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Authors: Fred Saberhagen

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My eyes were blinded and my ears rang with the thunderclap, yet somehow I managed to keep myself aloft. Then when I could see again I landed, and rejoined my comrades.

Everyone in both armies had had a clear view of what happened to the Bronze Man on his crag. Within minutes afterward, nine-tenths of the enemy troops were scattering in blind panic, at this final evidence that the divine powers were not arrayed against them. The remaining tenth soon thought it wise to follow them, or to surrender where they stood.

Theseus, given a brief breathing space, had already somewhat recovered. Walking with Heracles and myself, he climbed to the place where Talus had been struck down, and looked in awe upon the smoldering wreckage that was all that remained of him. There were only bits of bronze and other, stranger materials, all far too hot to touch, and none of them bigger than my hand.

Shortly the irregular troops of our victorious army were thronging around Heracles and Theseus, congratulating them upon the favor of the Fates who had allowed them to escape, and had even at last given them the victory.

Great victories are not for artisans, but for kings and heroes, and I prudently and gradually retreated into the background, letting those have the glory who were much better equipped to deal with it. Until now I have kept quiet about the truth of the matter; but now, as I say, I seek to glorify the truth.

With the passing of the line of thunderstorms, the last of the gloom that had lain upon the land for days was gone, though for many days to come the sunsets and sunrises were spectacularly beautiful.

Of course much human confusion, political, religious, and military, still lingered in the aftermath of the volcanic eruption. But Theseus and those who followed him could for the time being do what they wished.

Last-minute turncoats, eager to bring good news to the winners, informed us that the queen, seeing Talus destroyed by lightning, and herself deserted by her entire army, had committed suicide.

Someone, an hour later, brought Theseus her head upon a pole. Methodically, acting as de facto chief of staff, I made sure that it was properly identified.

But Pasiphaƫ had never been our chief concern anyway. Now I, along with the hero who had been confined in the dungeon with me and escaped its various dangers, at last entered it again in pursuit of the White Bull.

As I was guiding the pursuers, our foe could neither hide from us nor get away. We at last found him in his innermost lair, where he lay defenseless, deserted now even by his litter-bearers.

Yet our enemy still possessed impressive dignity. Ignoring the others, even the King of Athens, the White Bull said to me: "Dae-dal-us, I have sought to bring your world the bless-ings of ed-u-ca-tion. In mak-ing your-self my en-emy, you have caused all of your peo-ple in-cal-cul-a-ble loss."

I said to him, where he lay almost helpless in his clumsy litter: "You have killed my woman and our baby. And then, using your bronze tool that walked on two legs, you killed my only living son. And you tried to kill me too. And then, through Minos who once was a great king you tried again to destroy me. And wantonly to slaughter many who did not even know you. Know that the curse you meant for Sicily and for me has fallen upon Thera instead."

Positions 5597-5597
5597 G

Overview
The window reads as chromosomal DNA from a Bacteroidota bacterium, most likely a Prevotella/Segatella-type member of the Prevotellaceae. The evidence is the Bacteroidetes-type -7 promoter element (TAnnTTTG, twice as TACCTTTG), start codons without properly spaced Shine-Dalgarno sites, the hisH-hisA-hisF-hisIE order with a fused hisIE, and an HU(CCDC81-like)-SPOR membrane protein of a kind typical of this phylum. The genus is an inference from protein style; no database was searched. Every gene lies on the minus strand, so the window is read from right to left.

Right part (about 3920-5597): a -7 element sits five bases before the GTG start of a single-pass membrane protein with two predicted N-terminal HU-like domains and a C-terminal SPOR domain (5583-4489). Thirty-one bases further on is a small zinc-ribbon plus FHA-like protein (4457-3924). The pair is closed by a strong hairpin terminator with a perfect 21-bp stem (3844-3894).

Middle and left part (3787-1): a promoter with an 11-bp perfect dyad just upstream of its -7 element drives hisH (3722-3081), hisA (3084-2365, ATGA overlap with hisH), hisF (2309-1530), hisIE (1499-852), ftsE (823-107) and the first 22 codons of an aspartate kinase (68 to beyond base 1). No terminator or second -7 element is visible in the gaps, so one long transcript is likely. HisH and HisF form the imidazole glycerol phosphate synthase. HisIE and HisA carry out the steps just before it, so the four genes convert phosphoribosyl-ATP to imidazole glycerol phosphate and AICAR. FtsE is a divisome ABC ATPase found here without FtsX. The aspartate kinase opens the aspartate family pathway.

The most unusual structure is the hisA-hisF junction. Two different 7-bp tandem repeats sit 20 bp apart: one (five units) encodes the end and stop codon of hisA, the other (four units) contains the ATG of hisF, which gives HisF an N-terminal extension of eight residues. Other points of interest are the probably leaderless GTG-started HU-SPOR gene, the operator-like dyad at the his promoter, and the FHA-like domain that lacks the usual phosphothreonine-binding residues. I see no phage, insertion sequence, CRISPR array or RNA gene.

I have no doubt that the Bull knew that already, having lived through the darkness and the earthquakes with the rest of us. He was grieved by the failure of his plan, but I think only because his revenge had failed of its object, and not at all because of the wanton destruction that failure had visited upon others.

Then he was philosophical about it. "Why do you hate me, Dae-dal-us? Why?"

I had already told him one or two of the reasons. But now I admitted that even before the death of Icarus I thought I had had cause.

He could not or would not understand. "I am not to blame for your wo-man's death, Dae-dal-us. That was a mat-ter of sci-ence."

"Science!" Thorhild, standing now by my side, savored the strange word and did not like its taste. She took me gently by the arm, as if to remind me that our battle had been won.

"Kal-lis-te was cho-sen by lot to be a member of the con-trol group in the test."

"The test?"

"One of the man-y tests sci-ence re-quires. To con-vince my med-i-cal stu-dents, by dem-on-stra-tion, that the meth-ods I had been teaching them were wor-thy. Mem-bers of one group re-ceived the aid of an ed-u-ca-ted phys-i-cian. Mem-bers of the o-ther group did not. The re-sults were, I think, con-clu-sive. I am sor-ry that she died, but her life was sac-ri-ficed for sci-ence. Few peo-ple can die deaths of such mean-ing, if that is com-fort to you."

"Your death too will be meaningful, White Bull."

He looked at me, waiting for the stroke to fell.

I was not sure that the Bull was listening to my words, but waiting for me to draw a weapon. Instead I told him what the king had told me. "Dionysus has somehow escaped. But Theseus, with the consent of what remains of Crete, means to transport you to Athens, and there offer you as sacrifice upon the altar of Athena."

And so it came to pass.

BOOK: The White Bull
10.62Mb size Format: txt, pdf, ePub
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